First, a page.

Communication

Get your audience involved

November 11, 2020
Use these tactics to encourage audience involvement and hold its attention during your presentations.

Does she deserve a raise?

November 11, 2020
Q: I’ve been informed by some insiders that my administrative assistant is not happy with her salary. She has not approached me, but since I know what her tasks are and how she performs them, as well as what the going rate is for an admin in our market, she is compensated fairly. What can I tell her if she hits me up for a raise?

Don’t tolerate sloppy writing

November 11, 2020
Q. My younger employees don’t seem to care about grammar or punctuation in their correspondence. I’ve asked them to proofread their writing before sending it off, but I’m getting the impression that they don’t feel that’s important. What should I do?

Show your leadership with one question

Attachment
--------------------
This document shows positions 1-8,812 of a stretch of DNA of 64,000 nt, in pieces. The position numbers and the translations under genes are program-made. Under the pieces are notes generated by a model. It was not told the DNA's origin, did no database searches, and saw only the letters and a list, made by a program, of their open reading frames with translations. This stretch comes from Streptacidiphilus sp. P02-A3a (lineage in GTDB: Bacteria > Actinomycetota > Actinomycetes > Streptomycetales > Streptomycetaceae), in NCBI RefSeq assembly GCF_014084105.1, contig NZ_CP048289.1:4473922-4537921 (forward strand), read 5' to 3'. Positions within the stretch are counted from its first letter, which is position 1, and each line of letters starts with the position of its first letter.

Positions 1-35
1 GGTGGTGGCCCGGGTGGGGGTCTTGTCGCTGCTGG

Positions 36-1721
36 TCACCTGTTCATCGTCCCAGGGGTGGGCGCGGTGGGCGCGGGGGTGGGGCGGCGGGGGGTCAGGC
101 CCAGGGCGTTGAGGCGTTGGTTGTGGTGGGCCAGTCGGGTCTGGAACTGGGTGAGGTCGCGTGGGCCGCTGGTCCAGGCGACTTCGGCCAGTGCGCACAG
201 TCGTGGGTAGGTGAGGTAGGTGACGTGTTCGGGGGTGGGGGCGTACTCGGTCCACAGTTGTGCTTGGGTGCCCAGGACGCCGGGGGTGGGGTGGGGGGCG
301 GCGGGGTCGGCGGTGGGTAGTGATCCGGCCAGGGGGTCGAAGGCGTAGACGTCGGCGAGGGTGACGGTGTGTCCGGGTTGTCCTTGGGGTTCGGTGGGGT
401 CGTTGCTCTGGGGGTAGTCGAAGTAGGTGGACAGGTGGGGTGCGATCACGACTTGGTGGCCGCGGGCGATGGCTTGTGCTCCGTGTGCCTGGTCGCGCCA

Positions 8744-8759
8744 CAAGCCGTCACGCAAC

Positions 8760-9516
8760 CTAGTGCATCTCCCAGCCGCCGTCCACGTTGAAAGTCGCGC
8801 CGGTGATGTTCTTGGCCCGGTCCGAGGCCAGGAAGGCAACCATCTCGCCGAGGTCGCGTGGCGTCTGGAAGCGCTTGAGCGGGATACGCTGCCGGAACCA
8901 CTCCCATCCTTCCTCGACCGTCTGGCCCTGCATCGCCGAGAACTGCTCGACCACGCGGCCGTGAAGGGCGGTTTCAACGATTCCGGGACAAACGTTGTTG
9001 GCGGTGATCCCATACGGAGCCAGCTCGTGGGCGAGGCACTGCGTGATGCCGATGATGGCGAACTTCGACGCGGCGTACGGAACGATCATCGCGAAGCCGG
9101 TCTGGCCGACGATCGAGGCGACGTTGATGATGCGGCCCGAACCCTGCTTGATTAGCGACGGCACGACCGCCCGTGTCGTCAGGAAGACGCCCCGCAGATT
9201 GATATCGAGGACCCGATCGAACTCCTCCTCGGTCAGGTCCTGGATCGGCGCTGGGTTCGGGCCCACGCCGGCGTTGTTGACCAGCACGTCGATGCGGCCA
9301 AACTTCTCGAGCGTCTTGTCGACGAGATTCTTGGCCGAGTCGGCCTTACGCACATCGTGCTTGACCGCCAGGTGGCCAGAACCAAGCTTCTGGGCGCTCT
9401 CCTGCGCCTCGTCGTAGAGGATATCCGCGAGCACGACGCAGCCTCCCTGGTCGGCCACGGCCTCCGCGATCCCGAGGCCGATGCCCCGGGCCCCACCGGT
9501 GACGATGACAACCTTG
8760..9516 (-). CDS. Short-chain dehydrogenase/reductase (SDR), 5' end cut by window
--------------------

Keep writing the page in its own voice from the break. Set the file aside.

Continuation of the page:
November 11, 2020
A simple question can enhance your credibility as a leader and let employees know that you have confidence in their skills: “How can I help?”

Turn spats into constructive dialogues

November 11, 2020
Office conflicts don’t have to be destructive. For example, imagine that two employees disagree over the best way to complete a task or solve a problem, can’t resolve their quarrel, and dump it in your lap. To help these two get back to work quickly, try this approach.

3 things to share with all

November 11, 2020
Employees don’t want to be kept in the dark about what’s happening in their organization. You’ll get better performance by sharing and emphasizing this important information with them.

Negotiation blues? Take a break

November 11, 2020
Everyone gets frustrated during tense negotiations, but you can avoid an unprofessional outburst by applying this strategy.

Grab listeners’ attention with a clear purpose

November 11, 2020
Business speakers make a common mistake in their presentations: They concentrate on their agenda, instead of their purpose. Here’s the difference.

Help employees shake off errors

November 11, 2020
After an employee has made an error, co-workers may shy away. As management consultant Margaret Morford suggests, step forward and treat the employee normally.

Confront an eye-roller

October 29, 2020
You’re addressing a group, and someone is rolling his eyes or sighing at what you’re saying. Most of us try to ignore the rudeness, but sometimes you’re better off challenging it.